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Vibrant families can defeat atheism, and destroy the culture of death

Did the secularization of society lead to the death of the family, or did the death of the family lead to the secularization of society?
Wed Mar 4, 2020 - 11:00 am EST
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March 4, 2020 (LifeSiteNews) – We live in a largely godless society. Compared to ages past, belief in a god is plummeting and moral degradation seems to reach increasingly new lows every day. What caused this shift?

Conventional teaching tells us that Western Civilization began to lose God after the World Wars. Seeing the depravity of the wars and the great hatred and violence that occurred, many lost their faith in God. Mary Eberstadt, author of How the West Lost God, argues it isn’t quite that simple.

In today’s episode of The Van Maren Show, Eberstadt joins Jonathon Van Maren to discuss the decline in religious belief in Western Civilization and what we can learn from it.

Eberstadt highlights a significant flaw in the conventional idea that the wars started the decline toward a godless society, noting that now-secular societies experienced a religious boom after the war. Additionally, secularism has seemed to creep into the societies of the vanquished, the victorious, and the neutral, without any discrimination.

Eberstadt instead points to the decline in vibrant families as the root of secularization in the west. Without a strong, vibrant family unit, the faith wasn’t passed down from parents to children.

Watch the full interview:

It wasn’t the secularization of society that led to the death of the family, but the death of the family that led to the secularization of society.

“I think in disrupting the ordinary rhythms of family life, the wars also disrupted religious transmission,” Eberstadt tells Van Maren.

The death of the family wasn’t spontaneous, though. The sexual revolution helped to spark the now-rapid decline in the family.

The birth control pill and the sexual revolution exploded in the 1970s. Most people began to expect that sexual relations outside of marriage were okay, even if they didn’t personally engage in that behavior. This lackadaisical attitude – by parents, society, and even churches – is largely responsible for the boom of the sexual revolution.

Most people just didn’t understand the importance of this movement, or the broad-reaching impacts it would have.

With the sexual revolution came a sharp increase in the number of broken families and children born out of wedlock. There was a decrease in marriages and an increase in divorce, resulting in the overall degradation of the family unit.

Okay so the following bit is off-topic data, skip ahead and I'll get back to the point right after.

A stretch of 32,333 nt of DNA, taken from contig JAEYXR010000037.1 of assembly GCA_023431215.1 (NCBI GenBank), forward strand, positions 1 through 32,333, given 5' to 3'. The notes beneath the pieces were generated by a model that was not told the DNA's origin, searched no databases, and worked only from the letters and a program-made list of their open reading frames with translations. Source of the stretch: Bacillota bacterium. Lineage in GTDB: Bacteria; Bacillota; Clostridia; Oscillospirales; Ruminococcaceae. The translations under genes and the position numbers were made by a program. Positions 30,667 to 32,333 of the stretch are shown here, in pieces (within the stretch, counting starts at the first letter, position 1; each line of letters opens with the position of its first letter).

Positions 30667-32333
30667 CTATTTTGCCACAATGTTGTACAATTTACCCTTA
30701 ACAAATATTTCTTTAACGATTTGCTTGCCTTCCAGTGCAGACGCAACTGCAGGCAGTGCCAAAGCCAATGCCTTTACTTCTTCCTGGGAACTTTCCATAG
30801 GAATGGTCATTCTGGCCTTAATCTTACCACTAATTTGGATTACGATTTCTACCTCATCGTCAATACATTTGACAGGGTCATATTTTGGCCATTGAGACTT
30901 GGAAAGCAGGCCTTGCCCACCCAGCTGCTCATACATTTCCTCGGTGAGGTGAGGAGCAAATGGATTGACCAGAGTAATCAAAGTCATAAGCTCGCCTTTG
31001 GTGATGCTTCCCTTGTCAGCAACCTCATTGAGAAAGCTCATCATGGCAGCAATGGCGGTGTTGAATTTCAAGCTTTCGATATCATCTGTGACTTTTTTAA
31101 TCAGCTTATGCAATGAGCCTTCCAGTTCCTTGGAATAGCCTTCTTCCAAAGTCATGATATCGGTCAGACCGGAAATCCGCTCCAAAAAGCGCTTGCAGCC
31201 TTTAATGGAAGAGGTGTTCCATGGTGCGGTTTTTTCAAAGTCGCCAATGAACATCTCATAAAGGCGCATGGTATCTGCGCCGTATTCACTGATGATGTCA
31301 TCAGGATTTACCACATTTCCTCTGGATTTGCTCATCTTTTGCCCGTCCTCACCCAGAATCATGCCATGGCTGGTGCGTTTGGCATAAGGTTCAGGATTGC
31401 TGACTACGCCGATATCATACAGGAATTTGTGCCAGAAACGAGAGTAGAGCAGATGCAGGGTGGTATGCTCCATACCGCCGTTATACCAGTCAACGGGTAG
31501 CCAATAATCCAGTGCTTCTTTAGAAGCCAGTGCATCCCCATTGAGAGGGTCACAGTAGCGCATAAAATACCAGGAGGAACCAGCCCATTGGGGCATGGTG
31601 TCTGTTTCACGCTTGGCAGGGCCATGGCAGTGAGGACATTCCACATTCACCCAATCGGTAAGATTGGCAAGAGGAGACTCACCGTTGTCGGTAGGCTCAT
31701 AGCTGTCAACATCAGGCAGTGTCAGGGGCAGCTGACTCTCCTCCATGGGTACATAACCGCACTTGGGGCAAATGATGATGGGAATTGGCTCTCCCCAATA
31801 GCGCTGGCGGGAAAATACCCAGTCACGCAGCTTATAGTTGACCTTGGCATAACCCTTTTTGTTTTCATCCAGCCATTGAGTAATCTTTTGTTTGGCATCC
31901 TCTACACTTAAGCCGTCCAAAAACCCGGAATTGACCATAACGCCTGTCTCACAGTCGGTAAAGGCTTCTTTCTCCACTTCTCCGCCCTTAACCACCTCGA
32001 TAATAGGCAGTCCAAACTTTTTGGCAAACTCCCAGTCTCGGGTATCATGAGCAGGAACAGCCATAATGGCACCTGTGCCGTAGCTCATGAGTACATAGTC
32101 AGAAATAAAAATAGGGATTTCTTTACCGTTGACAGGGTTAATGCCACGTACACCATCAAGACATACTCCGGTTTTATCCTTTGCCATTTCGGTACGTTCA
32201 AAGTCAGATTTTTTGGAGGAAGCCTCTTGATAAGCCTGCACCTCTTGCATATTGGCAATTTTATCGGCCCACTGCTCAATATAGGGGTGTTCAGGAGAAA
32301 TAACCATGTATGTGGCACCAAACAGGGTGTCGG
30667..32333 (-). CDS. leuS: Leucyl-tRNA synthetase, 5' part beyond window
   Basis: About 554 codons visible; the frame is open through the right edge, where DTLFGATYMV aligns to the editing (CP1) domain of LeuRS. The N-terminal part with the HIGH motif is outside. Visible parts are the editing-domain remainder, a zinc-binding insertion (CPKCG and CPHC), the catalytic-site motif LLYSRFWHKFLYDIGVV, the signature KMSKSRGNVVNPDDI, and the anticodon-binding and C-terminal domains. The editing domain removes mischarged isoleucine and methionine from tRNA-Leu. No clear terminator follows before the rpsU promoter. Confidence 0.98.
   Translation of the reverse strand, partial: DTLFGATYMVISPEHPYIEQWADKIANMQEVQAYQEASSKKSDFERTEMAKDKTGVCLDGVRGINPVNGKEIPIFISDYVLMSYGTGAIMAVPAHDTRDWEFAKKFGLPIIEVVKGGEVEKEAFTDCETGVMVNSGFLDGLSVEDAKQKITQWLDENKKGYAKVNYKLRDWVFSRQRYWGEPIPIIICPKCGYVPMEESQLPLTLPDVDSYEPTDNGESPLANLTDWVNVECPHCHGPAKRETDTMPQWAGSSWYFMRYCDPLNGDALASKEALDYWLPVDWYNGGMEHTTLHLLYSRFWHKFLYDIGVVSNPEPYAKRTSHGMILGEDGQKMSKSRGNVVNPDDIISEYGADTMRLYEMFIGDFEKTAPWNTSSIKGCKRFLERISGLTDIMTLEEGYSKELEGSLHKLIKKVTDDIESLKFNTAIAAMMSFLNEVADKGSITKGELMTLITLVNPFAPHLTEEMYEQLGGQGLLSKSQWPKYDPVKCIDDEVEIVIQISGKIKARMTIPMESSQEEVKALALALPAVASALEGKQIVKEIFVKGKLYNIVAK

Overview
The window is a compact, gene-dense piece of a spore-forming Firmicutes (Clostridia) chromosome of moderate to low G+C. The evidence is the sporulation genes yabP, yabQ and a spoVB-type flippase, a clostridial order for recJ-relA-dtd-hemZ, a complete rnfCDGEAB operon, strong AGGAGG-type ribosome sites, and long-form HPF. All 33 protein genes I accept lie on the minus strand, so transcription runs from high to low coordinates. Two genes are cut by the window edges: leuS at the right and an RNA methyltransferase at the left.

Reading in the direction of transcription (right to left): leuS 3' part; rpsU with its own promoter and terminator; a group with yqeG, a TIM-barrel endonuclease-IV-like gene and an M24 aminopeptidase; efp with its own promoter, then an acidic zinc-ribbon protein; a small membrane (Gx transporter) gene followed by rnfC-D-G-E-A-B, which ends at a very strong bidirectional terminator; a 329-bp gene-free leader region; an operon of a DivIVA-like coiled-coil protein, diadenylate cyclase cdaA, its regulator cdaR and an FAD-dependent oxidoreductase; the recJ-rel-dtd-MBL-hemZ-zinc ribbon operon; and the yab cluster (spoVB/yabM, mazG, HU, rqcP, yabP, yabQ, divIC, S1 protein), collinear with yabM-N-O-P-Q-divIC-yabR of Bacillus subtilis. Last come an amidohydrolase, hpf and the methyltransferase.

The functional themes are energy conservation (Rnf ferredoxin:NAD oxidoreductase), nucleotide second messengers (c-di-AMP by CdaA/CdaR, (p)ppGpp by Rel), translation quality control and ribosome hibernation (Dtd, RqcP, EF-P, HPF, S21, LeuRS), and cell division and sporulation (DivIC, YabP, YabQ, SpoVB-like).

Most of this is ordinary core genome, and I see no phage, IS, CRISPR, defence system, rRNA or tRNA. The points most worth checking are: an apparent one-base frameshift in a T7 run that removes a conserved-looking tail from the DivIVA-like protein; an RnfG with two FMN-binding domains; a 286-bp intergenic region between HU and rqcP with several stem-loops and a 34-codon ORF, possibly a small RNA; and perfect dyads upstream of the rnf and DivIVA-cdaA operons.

Eberstadt and Van Maren acknowledge that the birth of a child generally brings people back to the faith. The transcendent nature of the birth of a child touches most people in a way few other life events can. Even if they don’t see a need for religion in their own life, they want to give their children purpose and meaning.

Family funerals are another pivotal point in which many people turn back to religion. When faced with the idea of death, people realize and seek a deeper meaning to life.

Eberstadt points out that not only do we have broken immediate families, but extended family bonds are often non-existent or strained. It is less common for people to attend the funeral of an aunt or uncle, much less a great-aunt.

It is also quite difficult to maintain a consistent faith practice when children are with their father one weekend and their mother the next. Dad may bring them to one church, and mom to another. Dad may teach one faith and set of values, mom another.

Listen to the full interview

Some governments are seeing the broad-reaching societal impact of the decline of the family structure and trying to do something about it. Hungary is leading the charge by offering policies and tax structures that incentivize and benefit families. Hungary provides families with large tax breaks, stipends, student debt reduction, mortgage assistance, and much more based on the number of children they have.

What the Hungarian government didn’t expect is that these pro-family policies led to a sharp decline in abortion rates there.

Many libertarians may disagree, but Eberstadt argues that encouraging intact families would be beneficial to governments.

An intact family means less of a burden on the welfare system, decreased crime, and improvements in society overall.

Eberstadt and Van Maren also discuss the abortion referendum in Northern Ireland, the pro-life movement, and what we can do to raise vibrant families.

Take a few moments from your day to join Eberstadt and Van Maren and learn about how you can help to save the culture.

The Van Maren Show is hosted on numerous platforms, including Spotify, SoundCloud, YouTube, iTunes, and Google Play.

For a full listing of episodes, and to subscribe to various channels, visit our Acast webpage here.

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  families, mary eberstadt, the van maren show

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